How to Run the Query Wizard in Access 2013
On a piece of paper, lay out the data you’d like in your query results.
A query returns a datasheet (column headings followed by rows of data), so make your layout in that format. All you really need are the column headings so you’ll know what data to pull from the database.
Determine the table location of each piece of data (column heading) from your paper.
Write down the table and field name that contain the data matching the column heading on the paper above the column heading.
In the Database window, click the Create tab on the Ribbon and then click the Query Wizard button from the Queries section.
The New Query Wizard dialog box appears, asking you what kind of Query Wizard you’d like to run. Choose Simple Query Wizard and click OK.
Choose the first table you want to include in the query.
You’ll use the Tables/Queries drop-down menu, which shows all the tables (and any existing queries) in your database. Click the down arrow next to the Tables/Queries drop-down menu. Click the name of the table or query to include in this query.
Select the fields from that table for your query.
For each field you want included in your query, click the name of the table or query to include in this query, and in the Available Fields list, double-click each field from this table or query that you want to include in the query you’re creating.
If you add the wrong field, just double-click it in the Selected Fields list. It will go back home. If you just want to start all over, click the double-left chevron (that’s what you call the symbol that looks like a less-than sign) and all the selected fields go away.
After you select all the fields, click Next.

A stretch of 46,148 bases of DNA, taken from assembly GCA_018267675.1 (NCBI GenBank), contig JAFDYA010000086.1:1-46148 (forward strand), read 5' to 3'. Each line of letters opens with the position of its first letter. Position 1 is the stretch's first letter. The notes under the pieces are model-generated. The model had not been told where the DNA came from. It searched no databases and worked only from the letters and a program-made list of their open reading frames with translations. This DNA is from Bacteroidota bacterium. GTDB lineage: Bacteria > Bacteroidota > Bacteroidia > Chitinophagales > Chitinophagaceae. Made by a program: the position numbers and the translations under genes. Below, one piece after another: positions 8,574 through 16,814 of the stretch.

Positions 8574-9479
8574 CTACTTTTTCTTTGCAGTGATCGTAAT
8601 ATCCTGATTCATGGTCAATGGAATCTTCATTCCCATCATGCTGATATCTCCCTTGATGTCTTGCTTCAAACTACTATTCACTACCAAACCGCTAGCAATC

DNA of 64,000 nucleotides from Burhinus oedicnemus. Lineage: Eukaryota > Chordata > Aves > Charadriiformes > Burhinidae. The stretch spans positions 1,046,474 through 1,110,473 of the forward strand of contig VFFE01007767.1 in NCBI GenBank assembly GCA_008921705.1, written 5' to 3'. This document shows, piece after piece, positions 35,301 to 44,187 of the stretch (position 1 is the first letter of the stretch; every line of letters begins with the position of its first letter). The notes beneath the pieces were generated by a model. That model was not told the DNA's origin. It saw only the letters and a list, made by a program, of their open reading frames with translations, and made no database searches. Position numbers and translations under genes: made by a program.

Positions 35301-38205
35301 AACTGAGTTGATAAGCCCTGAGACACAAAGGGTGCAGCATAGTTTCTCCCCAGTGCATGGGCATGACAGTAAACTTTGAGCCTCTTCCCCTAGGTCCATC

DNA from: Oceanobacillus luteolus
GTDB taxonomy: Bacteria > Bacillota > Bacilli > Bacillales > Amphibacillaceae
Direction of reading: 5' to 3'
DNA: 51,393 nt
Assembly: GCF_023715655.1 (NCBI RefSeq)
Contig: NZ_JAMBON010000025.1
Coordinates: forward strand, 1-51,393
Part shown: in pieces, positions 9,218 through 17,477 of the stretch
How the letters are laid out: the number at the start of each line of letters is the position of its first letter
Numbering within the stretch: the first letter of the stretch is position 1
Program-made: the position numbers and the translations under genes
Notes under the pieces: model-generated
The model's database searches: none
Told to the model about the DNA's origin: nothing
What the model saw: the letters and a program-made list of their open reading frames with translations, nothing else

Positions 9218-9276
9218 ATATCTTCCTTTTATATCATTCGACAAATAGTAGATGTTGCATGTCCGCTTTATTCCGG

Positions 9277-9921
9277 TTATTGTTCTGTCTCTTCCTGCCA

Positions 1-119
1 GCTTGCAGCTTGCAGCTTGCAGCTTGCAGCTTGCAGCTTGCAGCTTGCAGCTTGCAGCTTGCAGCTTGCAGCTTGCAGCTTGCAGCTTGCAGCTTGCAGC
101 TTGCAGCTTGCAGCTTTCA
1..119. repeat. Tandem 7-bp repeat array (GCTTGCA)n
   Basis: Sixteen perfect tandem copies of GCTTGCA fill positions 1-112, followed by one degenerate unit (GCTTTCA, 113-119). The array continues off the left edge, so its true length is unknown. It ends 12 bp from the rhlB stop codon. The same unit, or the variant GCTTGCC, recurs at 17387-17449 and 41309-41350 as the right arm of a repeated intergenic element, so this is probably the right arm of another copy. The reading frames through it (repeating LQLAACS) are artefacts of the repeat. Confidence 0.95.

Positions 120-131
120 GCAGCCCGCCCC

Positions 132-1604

If the wizard can determine the relationships between the tables you selected, a window appears. If you don’t see the window, not to worry. Access just wants you to name the query instead. Skip the next step.
If you include fields from two tables that aren’t related, a warning dialog box appears. The dialog box reminds you that all the selected tables must be related before you can run your query — and suggests that you correct the problem before continuing.
If the wizard asks you to choose between a Detail and a Summary query, click the radio button next to your choice and then click Next.
Detail creates a datasheet that lists all records that match the query. As the name implies, you get all the details from those records.
Summary tells the wizard that you aren’t interested in seeing every single record; you want to see a summary of the information instead.
f you want to make any special adjustments to the summary, click Summary Options to display the Summary Options dialog box. Select your summary options from the check boxes for the available functions — Sum, Avg, Min, and Max — and then click OK.
In the wizard page that appears, select a radio button for what you want to do next.
If you want to make your query snazzy: Select the Modify the Query Design option.
The wizard sends your newly created query to the salon for some sprucing up, such as the inclusion of sorting and totals.
If you want to skip the fancy stuff: Select the Open the Query to View Information option to see the Datasheet view.
The wizard runs the query and presents the results in a typical Access datasheet.
Type a title for your query in the text box and then click Finish.
The wizard builds your query and saves it with the title you entered; then Access displays the results.